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Snow, cold can have effect on collection plate

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More than the temperature has dipped this winter.

At some area churches, giving also has dropped when Sunday services were canceled at least twice when the polar vortex wrapped its icy fingers around Bartholomew County.

Twelve times this winter, there has been measurable snow locally on the weekends.

At The Ridge, giving is down about 30 percent in 2014, according to the Rev. Jerry Day Jr., lead pastor.

At the church where weekly attendance usually hovers at about 1,500, weather led to cancellation of services Jan. 5 and March 2, as it did at many churches in and around Columbus.

But Day believes members can make up the shortfall.

“Ridgers have always responded in the past,” Day said.

He sent an email to members after the March service cancellation, just to make people aware of the current drop.

The Ridge Operations Manager Mike Morrow mentioned it helps that about 30 percent of the church’s membership gives online, eliminating the need for an in-person collection with many people.

At St. Bartholomew Catholic Church, all Saturday and Sunday Masses have been conducted as planned this winter, even though March 2 crowds dipped slightly from the average weekly attendance of 4,200, staff said.

Business manager Mike Shelton said giving was down about 8 percent in February from budgeted projections based on fall member pledges.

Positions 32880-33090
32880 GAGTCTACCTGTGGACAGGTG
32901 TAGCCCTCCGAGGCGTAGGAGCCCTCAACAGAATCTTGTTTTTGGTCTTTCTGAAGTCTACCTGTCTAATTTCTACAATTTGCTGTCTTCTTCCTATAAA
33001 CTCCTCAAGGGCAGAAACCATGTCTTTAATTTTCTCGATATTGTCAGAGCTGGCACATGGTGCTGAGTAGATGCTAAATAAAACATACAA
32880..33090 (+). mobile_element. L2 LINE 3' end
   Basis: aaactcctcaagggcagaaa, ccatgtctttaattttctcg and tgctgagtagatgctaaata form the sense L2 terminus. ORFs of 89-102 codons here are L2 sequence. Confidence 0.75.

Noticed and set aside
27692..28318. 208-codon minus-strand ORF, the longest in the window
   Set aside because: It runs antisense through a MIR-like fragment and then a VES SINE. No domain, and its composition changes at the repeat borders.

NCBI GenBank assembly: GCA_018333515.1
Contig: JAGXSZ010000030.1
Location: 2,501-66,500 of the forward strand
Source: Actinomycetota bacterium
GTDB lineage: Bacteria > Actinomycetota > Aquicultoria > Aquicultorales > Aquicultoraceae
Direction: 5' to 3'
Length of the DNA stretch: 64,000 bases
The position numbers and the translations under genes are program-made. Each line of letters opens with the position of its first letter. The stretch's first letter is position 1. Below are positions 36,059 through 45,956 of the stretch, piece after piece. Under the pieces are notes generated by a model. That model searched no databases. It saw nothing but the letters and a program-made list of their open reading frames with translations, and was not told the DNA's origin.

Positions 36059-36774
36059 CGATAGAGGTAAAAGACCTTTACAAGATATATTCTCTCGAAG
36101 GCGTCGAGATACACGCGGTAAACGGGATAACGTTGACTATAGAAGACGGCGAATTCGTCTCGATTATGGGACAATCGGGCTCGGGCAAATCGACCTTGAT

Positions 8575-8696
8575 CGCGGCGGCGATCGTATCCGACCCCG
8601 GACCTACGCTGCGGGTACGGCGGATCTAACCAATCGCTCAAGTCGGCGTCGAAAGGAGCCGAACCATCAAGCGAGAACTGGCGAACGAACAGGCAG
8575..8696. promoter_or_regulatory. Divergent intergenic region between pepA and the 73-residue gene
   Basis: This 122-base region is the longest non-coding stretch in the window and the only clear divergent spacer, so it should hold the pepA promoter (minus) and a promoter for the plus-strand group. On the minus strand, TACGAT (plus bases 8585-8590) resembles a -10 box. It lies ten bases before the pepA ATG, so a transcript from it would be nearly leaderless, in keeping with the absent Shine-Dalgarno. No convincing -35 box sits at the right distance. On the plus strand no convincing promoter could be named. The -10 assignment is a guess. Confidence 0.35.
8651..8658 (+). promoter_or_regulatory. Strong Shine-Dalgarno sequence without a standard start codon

“But people here are very conscientious about their giving,” Shelton said, adding that the gap probably will be filled in the next few weeks. “They’re very glued in about what they commit to with God. This is a very stable parish.”

A related financial issue directly tied to the weather this winter has been a 25 percent increase in snow-removal expense, Shelton said.

That’s by far the highest percentage over budget that he’s seen for such a winter expense in his six years working at the church, he said.

“I have to look at ‘Where else can we make that up?’” Shelton said. “When the weather gets bad, we clearly tell people to use their judgment about attending (Mass). But we also want the sidewalks and parking lot to be safe and clean.”

First United Methodist Church administrative assistant Tammy Fields said her church is on par with projected giving, despite a couple of cancellations of weekend services.

“We’re kind of an older church with many of the same members for years,” Fields said. “And they give consistently, whether they’re snowbirds gone for six months or whether they’re not gone.”

Fields said there are some lulls that surface at times during the year.

“But they always make it up pretty quickly,” she said.

The Rev. Dan Cash at Columbus’ First Baptist Church said the wintry weather’s impact has been nearly negligible.

“I think it’s a reflection of this congregation’s good stewardship that they’re staying on top of that,” Cash said.

He added that the pastoral staff does teach about elements of giving, but “only within the broader context of what it means to be a disciple of Christ — not just from a fundraising need or perspective.”

However, Cash said that snow-removal expense is up along with boiler repair expenses partly related to abnormally cold temperatures.

At the 10-year-old Westside Community Church in Columbus, this year’s two cancellations probably are the only ones in the history of the church, said the Rev. Robert Vester, associate pastor.

“So I’m pretty sure giving is slightly down,” he said. “But many of the people here are very thoughtful to double up some weeks on their giving to make up for when they have missed.”

Vester said leaders sent out a note to Westside members after the cancelled March 2 service to inform them or four upcoming activities. A closing line of that mailing also asked them to be aware of the church’s need for continued giving.

“But,” Vester said, “it certainly wasn’t a direct appeal (for money).”

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